Getting out of my own routine and observing how Believers in third world countries follow Christ is always challenging for me. On my flight home from Africa last month, I wrote down several lessons that I don't want to forget. One that ranks near the top is: People who live to serve others overseas, generally hold on to their stuff a lot more loosely than Christians in our culture. Because of distance, inconvenience and expense, these servants don't take much of their stuff with them - they buy what they need locally which most of the time is of inferior quality.
On my way home yesterday from my trip to Zambia and Ethiopia, my mind was flooded with dozens of stories I couldn't wait to tell- then I remembered some wise words a friend told me after a previous trip of serving others, "you can't share too many stories or too much information with people, it's too overwhelming, and they won't want to listen. Pick 2 or 3 of the best ones and share them succinctly and enthusiastically". With that in mind, let me share with you some thoughts about my trip...
This week's challenge in our "Dying to live" study is to set aside time to fast for the purpose of growing a deeper relationship with God.To hear Jesus' commetary on fasting, it's not exactly an optional practice- Matthew 6:16 "When you fast...". Jesus expects us to fast (He didn't say "if you fast").
After a long leave of absence on the blog lines, I realized that our study on "Dying to live" is too important not to be talking about it. To over-simplify, the bottom line of this pursuit is to live in such a passionate way that we make a significant difference in our World.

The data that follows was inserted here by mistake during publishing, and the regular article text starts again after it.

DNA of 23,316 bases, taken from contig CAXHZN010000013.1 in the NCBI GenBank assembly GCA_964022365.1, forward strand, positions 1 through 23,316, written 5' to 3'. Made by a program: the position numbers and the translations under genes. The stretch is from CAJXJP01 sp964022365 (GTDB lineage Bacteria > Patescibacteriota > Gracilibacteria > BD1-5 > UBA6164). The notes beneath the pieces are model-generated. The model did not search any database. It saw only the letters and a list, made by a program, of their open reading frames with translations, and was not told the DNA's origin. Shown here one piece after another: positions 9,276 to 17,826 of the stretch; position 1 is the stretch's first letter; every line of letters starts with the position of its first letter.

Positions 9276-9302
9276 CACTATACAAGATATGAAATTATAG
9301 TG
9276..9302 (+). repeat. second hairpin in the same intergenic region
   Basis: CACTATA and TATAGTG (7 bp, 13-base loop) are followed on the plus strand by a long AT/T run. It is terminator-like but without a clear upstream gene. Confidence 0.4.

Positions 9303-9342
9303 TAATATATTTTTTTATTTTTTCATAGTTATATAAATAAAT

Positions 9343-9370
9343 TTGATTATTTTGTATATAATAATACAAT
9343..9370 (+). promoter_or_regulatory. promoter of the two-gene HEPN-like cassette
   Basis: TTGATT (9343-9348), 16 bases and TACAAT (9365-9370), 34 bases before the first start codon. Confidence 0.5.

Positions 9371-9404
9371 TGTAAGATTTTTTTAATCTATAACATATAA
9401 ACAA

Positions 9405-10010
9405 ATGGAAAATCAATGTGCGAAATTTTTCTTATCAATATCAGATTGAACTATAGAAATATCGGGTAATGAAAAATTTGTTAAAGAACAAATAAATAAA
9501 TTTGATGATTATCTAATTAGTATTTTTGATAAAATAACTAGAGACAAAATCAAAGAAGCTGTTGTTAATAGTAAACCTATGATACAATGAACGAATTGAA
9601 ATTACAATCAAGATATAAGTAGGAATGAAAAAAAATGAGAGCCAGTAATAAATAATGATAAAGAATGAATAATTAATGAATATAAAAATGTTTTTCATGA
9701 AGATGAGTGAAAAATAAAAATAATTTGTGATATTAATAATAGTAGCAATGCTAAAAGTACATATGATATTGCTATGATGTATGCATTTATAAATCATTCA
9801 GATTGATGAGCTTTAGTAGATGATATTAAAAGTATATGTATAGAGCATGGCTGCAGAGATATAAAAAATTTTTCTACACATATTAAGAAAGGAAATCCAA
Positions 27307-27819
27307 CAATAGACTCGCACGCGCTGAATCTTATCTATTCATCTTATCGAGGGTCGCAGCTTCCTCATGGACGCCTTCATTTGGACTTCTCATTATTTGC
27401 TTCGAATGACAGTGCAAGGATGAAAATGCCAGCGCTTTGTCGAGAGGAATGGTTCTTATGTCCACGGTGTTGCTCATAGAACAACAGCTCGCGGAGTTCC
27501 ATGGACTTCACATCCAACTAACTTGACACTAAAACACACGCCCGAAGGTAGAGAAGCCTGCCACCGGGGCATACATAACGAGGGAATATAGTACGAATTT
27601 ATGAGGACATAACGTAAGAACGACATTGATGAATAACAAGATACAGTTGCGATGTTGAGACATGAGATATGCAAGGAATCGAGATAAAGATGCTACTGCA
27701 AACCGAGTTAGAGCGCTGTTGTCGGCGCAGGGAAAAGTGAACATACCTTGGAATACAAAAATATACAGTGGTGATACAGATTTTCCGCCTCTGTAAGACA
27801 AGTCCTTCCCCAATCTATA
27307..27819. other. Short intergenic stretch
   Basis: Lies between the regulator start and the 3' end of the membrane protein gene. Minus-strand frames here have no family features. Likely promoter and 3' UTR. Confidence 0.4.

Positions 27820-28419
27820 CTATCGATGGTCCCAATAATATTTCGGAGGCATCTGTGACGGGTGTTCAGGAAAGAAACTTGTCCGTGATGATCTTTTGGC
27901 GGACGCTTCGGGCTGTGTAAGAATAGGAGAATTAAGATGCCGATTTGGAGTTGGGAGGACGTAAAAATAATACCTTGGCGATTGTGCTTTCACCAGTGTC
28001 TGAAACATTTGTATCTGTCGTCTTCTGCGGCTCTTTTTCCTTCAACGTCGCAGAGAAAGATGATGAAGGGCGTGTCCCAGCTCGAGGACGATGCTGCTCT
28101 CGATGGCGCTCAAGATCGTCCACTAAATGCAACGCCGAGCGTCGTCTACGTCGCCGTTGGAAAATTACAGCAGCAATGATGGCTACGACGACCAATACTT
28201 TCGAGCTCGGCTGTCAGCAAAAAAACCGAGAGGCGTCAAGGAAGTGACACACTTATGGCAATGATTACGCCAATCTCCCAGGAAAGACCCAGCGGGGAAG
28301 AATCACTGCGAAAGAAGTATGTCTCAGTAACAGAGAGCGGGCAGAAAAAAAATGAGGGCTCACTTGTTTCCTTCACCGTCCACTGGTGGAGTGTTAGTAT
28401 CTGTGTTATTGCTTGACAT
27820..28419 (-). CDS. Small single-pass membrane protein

If our entire Church was suddenly and completely removed from this community, would anyone notice? Would we be missed for our contributions to life in this city?
A conversation that I heard several days ago keeps rolling around in my head. The S.F. Giants short stop, Edgar Renteria, had just finished another forgettable game, going 0-4 for the 3rd night in a row. Up in his years(for a baseball player), and increasing in injuries and ailments,the reporter doing the post-game interviews succinctly,and coldly asked him, "Got anything left?". That had to have been an incredibly hurtful question, no matter how he might choose to answer it- his very identity as a professional ball player was being questioned.
What use to frustrate me to no end was when there were times (& believe me, there were plenty) I would set down to study for a class or to prepare a sermon, only to find dry ground. For whatever reason, the inspiration was just not there. At times panic would begin to sit in, fearing the prospect of facing a large hungry crowd with nothing to feed them.What a relief to finally learn that this experience is just one more part of the journey that Jesus takes us through to bring us to a place of total dependence on Him.
Last Sunday, while talking about our need to "hunger and thirst for rightousness", we brought up the idea of fasting. The Jews in the Old Testament were well acquainted with the practice of fasting, and Jesus spoke several times of it's place and practice. But for most of us it seems, it's not a very easy thing to practice- afterall, it's not a REQUIREMENT for ALL followers of Christ is it?
This last week we talked about Revelation 2 and the tragedy of losing your first love/letting your love for Jesus grow cold. Near the beginning of every year I speak on this topic, as much for me as for everyone else. It can become so easy to assume our love for Him stays consistent, but if it's not actively growing, it's most probably shrinking. It's not a pleasant experience to be telling Jesus just how busy I am and about all the things I'm doing (supposedly) in His name, all the while forgetting again that He cares most about my love for Him.
In these last few weeks I have been blessed to re-discover the real meaning of the Joy that is God's gift because of Christmas. A belief that I pretty much grew up with is that "Christmas Joy" comes from getting into the whole Christmas experience, i.e., enjoying beautifully decorated trees and homes, Christmas goodies such as fudge, pies, cut out cookies with frosting, Christmas music, etc., etc.. While all these things can bring a smile to our faces and a warmth deep within, Real Joy is, in no way, a by-product of even the best of Christmas traditions.